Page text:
Finding Your Voice

Do you watch Disney movies?  Have you seen “The Little Mermaid”?  Do you remember the moment when she realized she had no voice and how precious it was?  She spent the rest of the movie trying to communicate without a voice, learning how to communicate in different ways, all the while appreciating the gift she had lost.

I woke up this morning without my voice and with a terrible sore throat that has worsened over the past several days.  On these days, I am like Ariel, trying to find different ways to communicate, not always successfully and often with much effort.  It causes me to be grateful for my voice, even the gravelly one that fades in and out.  I am grateful for the gift of speaking my mind in a free country and within my family.  Not everyone feels free to speak up and use their voice.

Maybe you are one of those people who has given up your voice, your gift to speak up for what is right and for what you need.  Maybe you live in fear of retribution if you speak up.  Maybe you settle for a life that is less than what you desire because you can’t find your voice to change it.  Maybe you work in a situation that has taught you to “clam up” or you will have to pay the price of getting written up or losing your job, which means losing a paycheck.  Maybe you are in a relationship where somebody else does all the talking and you aren’t allowed to have a voice or to express yourself.

What would it take for you to find your voice?  Malala Yousafzai is an 18 year old Pakistani girl and at the age of 17, she became the youngest ever Nobel Peace Prize winner.  She is an activist for female education and human rights in Pakistan where the Taliban had banned girls from attending school.  At the age of 11-12, she wrote a blog for the BBC about the Taliban occupation and her views on educating girls. In 2012, in an effort to stifle her voice, she was shot in the head as she boarded her school bus.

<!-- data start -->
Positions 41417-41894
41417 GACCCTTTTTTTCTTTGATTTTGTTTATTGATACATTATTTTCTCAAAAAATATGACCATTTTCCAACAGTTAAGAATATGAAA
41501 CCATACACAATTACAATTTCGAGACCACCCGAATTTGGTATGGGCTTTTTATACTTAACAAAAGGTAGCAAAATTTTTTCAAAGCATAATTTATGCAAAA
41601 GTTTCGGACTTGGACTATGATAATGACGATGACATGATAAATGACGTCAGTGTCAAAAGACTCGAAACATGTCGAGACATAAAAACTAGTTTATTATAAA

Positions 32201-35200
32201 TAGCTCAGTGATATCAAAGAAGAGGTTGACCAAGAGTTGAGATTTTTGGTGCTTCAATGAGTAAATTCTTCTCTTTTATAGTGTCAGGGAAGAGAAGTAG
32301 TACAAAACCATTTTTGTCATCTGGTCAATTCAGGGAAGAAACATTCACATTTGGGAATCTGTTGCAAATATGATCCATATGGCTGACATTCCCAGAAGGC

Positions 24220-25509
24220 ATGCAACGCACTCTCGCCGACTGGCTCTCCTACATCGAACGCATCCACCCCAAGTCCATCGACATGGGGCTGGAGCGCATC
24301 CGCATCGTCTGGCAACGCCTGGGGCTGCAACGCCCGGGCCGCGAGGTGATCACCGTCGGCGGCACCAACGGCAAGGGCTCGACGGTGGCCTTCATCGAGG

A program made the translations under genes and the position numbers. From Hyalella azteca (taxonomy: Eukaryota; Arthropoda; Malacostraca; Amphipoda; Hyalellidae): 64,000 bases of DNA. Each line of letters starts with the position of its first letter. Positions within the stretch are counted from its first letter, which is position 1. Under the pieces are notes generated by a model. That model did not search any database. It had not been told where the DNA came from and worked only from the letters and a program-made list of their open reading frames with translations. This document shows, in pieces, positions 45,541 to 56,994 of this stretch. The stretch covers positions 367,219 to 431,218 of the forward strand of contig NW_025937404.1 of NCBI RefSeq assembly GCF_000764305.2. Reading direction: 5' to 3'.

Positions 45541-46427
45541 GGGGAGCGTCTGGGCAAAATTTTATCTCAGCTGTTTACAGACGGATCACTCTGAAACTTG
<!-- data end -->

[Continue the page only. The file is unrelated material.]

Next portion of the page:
This attempt to “shut her up” had the exact opposite effect than what the Taliban had hoped.  She became a voice for all children worldwide who are being deprived of an education.  If a little girl can be this courageous, can you find some courage to speak up?

With the holidays coming, many people experience laryngitis around their families.  They are afraid to be themselves and to speak up because they may “rock the boat” if they act like the adults they have become instead of the children they once were.  Is it any wonder that so many people only tolerate the holidays vs. enjoying them? 

Speaking up and finding your voice doesn’t mean you have to start a family feud, but rather to be open enough to be yourself and to allow others to see you as an adult instead of filling a childhood role.  It’s not always easy to go home without feeling like a child, but if you plan ahead for possible attempts to “steal your voice,” you can protect and share your beautiful gift.  Be thankful you have a voice and can use it in a free country.

 This article was posted in the Coach's Corner of the ASTD Newsletter for October 2015.  You can reach Kolleen through this website, Linked In, Facebook or by calling her at (402) 499-5547.  She offers workshops, small groups and individual life coaching on a variety of topics to help you create the life you dream of but haven't been able to achieve.